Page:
Lying on the northern outskirts of the city of Cusco in Peru, lies the walled complex of Saksaywaman. The site is famed for its remarkable large dry stone walls with boulders carefully cut to fit together tightly without mortar.
The stones used in the construction of the terraces at Saksaywaman, which weight up to 150 tonnes, are among the largest used in any building in prehispanic America and display a precision of fitting that is unmatched in the Americas.
The stones are so closely spaced that a single piece of paper will not fit between many of the stones. This precision, combined with the rounded corners of the blocks, the variety of their interlocking shapes, and the way the walls lean inward have puzzled scientists for decades.
The “standard” explanation is that the Incans somehow managed to use a “guess and check” method of chipping at the stone with their stone tools, then setting the stone in place, seeing how it fit, then lifting it up and chipping further if it didn’t fit, then checking again, and so on.
However, considering the absolute precision of the cuts, shaping the blocks using only round stone hammers and repeatedly lifting up 100-tonne blocks to make adjustments throughout the process seems exceptionally unlikely.
Saksaywaman, in the history books, is said to have been completed in 1508, but those living just a few decades later, like Garcilaso de la Vega, born in 1539 and raised in the area of Saksaywaman, professed to having no idea about how the walls were constructed. And no one else seemed to either.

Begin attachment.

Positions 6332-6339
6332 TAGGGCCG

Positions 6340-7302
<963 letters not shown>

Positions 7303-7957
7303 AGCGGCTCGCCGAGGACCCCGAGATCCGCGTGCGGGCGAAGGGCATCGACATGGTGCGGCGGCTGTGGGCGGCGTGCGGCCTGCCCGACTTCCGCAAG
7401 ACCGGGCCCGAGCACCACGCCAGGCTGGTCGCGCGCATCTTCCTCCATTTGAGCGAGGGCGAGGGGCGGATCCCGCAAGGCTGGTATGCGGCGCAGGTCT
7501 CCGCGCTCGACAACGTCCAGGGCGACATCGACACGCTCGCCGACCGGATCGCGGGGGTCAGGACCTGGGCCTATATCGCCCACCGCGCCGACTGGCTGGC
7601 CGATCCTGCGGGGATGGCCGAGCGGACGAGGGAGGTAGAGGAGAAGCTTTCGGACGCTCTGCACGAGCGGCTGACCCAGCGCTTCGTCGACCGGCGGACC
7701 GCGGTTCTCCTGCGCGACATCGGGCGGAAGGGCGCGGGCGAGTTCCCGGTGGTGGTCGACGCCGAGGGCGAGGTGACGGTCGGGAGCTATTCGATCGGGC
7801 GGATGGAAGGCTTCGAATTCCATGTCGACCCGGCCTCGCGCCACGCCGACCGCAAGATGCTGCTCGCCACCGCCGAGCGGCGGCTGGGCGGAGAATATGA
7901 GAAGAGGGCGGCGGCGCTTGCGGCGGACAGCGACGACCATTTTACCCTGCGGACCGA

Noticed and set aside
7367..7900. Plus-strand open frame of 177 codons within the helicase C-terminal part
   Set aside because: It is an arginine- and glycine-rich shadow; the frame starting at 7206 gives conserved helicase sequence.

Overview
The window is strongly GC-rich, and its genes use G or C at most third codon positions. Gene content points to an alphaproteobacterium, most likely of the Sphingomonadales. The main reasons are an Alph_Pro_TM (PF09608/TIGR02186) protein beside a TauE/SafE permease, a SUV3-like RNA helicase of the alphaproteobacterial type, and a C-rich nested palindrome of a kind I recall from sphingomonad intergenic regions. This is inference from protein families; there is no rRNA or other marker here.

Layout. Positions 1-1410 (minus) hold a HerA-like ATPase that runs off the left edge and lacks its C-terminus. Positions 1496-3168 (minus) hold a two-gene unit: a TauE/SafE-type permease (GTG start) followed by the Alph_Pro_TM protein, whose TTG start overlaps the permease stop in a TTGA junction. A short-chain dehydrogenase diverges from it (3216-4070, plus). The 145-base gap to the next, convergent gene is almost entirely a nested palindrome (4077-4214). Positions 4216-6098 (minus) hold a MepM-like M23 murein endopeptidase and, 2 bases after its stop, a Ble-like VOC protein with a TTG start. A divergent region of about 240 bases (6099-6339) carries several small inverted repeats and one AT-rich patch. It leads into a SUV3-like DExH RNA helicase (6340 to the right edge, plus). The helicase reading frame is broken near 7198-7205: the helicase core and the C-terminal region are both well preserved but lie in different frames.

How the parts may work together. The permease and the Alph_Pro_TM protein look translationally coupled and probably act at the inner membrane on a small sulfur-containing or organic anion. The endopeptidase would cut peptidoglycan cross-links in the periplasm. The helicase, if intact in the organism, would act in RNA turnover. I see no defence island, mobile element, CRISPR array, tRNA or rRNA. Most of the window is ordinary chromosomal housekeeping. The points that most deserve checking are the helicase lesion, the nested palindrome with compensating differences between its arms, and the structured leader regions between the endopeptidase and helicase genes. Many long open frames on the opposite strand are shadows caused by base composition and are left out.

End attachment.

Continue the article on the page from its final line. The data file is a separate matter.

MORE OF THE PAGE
In fact, the Incans themselves acknowledged to the Spanish conquistadores that these structures were there long before them, built by different people. Is it possible that the Incans built on top of previously existing structures?
If the builders were even more ancient, it would mean that there was a civilisation much more advanced than the Incans, but of which we know almost nothing about—except that they could create structures like Saksaywaman.
One interesting theory that has been put forward to explain the shaping of the stones has its roots in local legend reported by explorers, such as the legendary Percy Fawcett, as well as Hiram Bingham, who rediscovered Machu Picchu.
The legend speaks of a liquid derived from plants, which was known to the ancients to turn the stones soft. In fact, in 1983, a Catholic priest said he used the technique to achieve the stone softening but was unable to figure out how to make the stones hard again.
While the theory remains speculative, marks on some of the stones at Saksaywaman do indicate that the stones were moulded or scraped into shape, which could be explained by the stone softening theory.
Whether this theory proves correct or not is yet to be seen but it seems quite conclusive that the stone wall was not created with stone hammers and by repeatedly lifting up and down the massive stones.
As Ben Bendig from Epoch Times has said:
“Structures like this invite us to learn more about our past, and realize that the ancients might have been far more advanced than we give them credit.”
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